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Kazakhstan is known for its vast natural landscape of mountains, lakes, steppes and seas. There is certainly no shortage of places to drive in this Central Asian nation. Whether it’s driving along the Golden Trail or the Caspian Sea coast, exploring aspects of the ancient Silk Road or heading over to Baikonur Cosmodrome for a space launch, there is plenty for visitors to experience.
Driving in Kazakhstan can be a bit of a free-for-all, especially when driving outside of the major cities. Should a driver honk the horn, this can mean they are upset or simply that they wish to pass you. It is suggested that you drive defensively while here.
Driving licences: an International Driver’s Permit is required.
Which side does Kazakhstan drive on: the right.
Most areas: 55mph (90kph)
Residential areas: 30mph (50kph)
Alcohol limits: there is zero tolerance for drinking and driving. There have been instances where drivers have been detained and convicted of drunk-driving after consuming only one drink and showing no signs of intoxication.
Driving age: 21 years.
Seatbelts: mandatory for all passengers.
Mobile phones and GPS: using a mobile phone while driving is strictly prohibited. Violators of this law face hefty fines. GPS can be helpful when travelling both inside and outside of the major cities.
Cost of fuel in Kazakhstan: about half the cost in the UK.
Car hire and fuel payment: credit cards are not widely accepted for fuel but can be used for car hire.
Insurance: included in the price of the rental. Due to the poor conditions of the roads, additional excess insurance is recommended.
Traffic and parking: at night, it is strongly recommended that you park in a secure area or else risk finding parts of your car missing upon your return. Traffic is only a problem in the large cities during commuter hours.
For those who enjoy a leisurely, scenic route, it is possible to take the train from London to Kazakhstan. The first leg of the journey will see you to Moscow in two days. The second leg connects Moscow to Kazakhstan along the ancient yet prolific Silk Route which has connected the east and west for thousands of years. Train is the most popular way to travel between cities in Kazakhstan. The Talgo goes from Almaty to Astana in about nine hours. The cost of the ticket for this journey is about £40.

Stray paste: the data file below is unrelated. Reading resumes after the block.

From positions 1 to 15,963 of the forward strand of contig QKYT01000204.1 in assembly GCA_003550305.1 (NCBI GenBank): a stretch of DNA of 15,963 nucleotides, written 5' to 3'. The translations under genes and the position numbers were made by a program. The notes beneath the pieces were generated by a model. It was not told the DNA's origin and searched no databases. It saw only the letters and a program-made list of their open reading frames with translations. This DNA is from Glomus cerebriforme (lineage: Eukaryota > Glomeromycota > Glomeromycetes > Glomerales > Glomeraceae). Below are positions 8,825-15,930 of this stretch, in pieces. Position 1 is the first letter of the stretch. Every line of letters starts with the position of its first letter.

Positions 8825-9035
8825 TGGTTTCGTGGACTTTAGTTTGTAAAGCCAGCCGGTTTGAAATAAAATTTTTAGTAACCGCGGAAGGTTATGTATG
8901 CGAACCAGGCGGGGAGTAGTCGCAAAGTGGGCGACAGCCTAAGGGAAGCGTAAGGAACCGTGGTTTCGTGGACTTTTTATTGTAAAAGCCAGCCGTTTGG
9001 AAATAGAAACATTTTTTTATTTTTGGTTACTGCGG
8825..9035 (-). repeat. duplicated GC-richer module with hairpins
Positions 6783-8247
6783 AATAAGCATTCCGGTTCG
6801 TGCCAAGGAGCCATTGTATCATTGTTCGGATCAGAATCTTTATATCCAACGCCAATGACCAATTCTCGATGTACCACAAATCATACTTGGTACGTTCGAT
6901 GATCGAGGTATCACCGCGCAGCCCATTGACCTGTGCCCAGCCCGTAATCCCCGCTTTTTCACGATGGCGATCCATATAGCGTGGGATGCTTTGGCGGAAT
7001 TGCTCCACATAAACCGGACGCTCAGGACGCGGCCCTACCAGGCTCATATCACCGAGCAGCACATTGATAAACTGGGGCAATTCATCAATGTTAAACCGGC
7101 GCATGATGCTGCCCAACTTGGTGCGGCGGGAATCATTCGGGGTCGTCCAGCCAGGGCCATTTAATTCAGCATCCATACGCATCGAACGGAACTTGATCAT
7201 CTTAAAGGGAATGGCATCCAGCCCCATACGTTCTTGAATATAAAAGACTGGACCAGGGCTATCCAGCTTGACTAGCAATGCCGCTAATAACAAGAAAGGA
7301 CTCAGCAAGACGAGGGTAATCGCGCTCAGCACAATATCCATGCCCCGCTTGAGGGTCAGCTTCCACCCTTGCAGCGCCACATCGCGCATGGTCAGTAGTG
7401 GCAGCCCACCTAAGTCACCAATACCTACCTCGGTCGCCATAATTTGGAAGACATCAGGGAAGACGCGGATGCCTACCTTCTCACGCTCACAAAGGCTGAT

Taxis, both official and unofficial, are easy to find and flag down. They are cheap; a simple ride in the centre of a city should not cost more than £4. You should negotiate the cost of your trip before beginning your journey, especially in the capital or when going to the airport as foreigners are typically overcharged. A typical trip to Almaty’s airport from the city centre should not be more than £6.
Bus routes within cities can be tricky to navigate. The buses don’t follow any schedule. The difficulty with taking the bus is compounded for those without a working knowledge of Russian. There are also buses between cities, which are faster but less comfortable. Fares are fairly low, with the 14-hour journey between Almaty and Karaganda costing approximately £10. One thing to be careful about is that after bathroom stops, bus drivers seldom check that everyone is aboard before leaving.
The largest airport in Kazakhstan is Almaty International Airport, 12 miles (18kms) from Almaty. There is a second international airport outside the new capital, Astana, in the north of the country. The most important airline servicing Kazakhstan is Air Astana, which services Almaty and Astana internationally as well as several domestic cities. Lufthansa, KLM and British Airways fly to Almaty several times a week from the UK. UK nationals are able to obtain a visa without a letter of invitation.
Kazakhstan covers a large area so when exploring this vast country, a well-planned itinerary is the best bet if you wish to put a dent in seeing all that's on offer. Most people start their travels in either the northern city of Astana or Almaty in the southeast.
From Astana, the newly minted capital city, travellers can easily access Naurzum to find salt lakes surrounded by pine forests and rare animals such as hisser swans and grave eagles. To the northeast of Astana is the city of Pavlodar, with its amazing Mashkhur Jusup Mosque as well as some impressive Orthodox churches. North of Almaty is Lake Balkhash, a saline and fresh water lake, and one of the biggest lakes in the world. Also in this southern region are the Tian Shan Mountains. Travelling west, visitors will encounter the richest collection of wildlife in the world at Akso-Zhabagly Nature Reserve.
Continuing all the way west to the Caspian Basin region, you will find the second lowest land area in the world at the Karaghiye Depression and the beaches of the Caspian Sea.
The climate in Kazakhstan is very dry. Temperatures are mild from April to June (spring) and September to October (autumn). Average temperatures in the winter are -16 to -18°C in the northern regions and -6°C in the south. Snowfall generally begins in November in the mountain regions and lasts through to April. Summer temperatures average around 21°C in the north and 27°C in the south.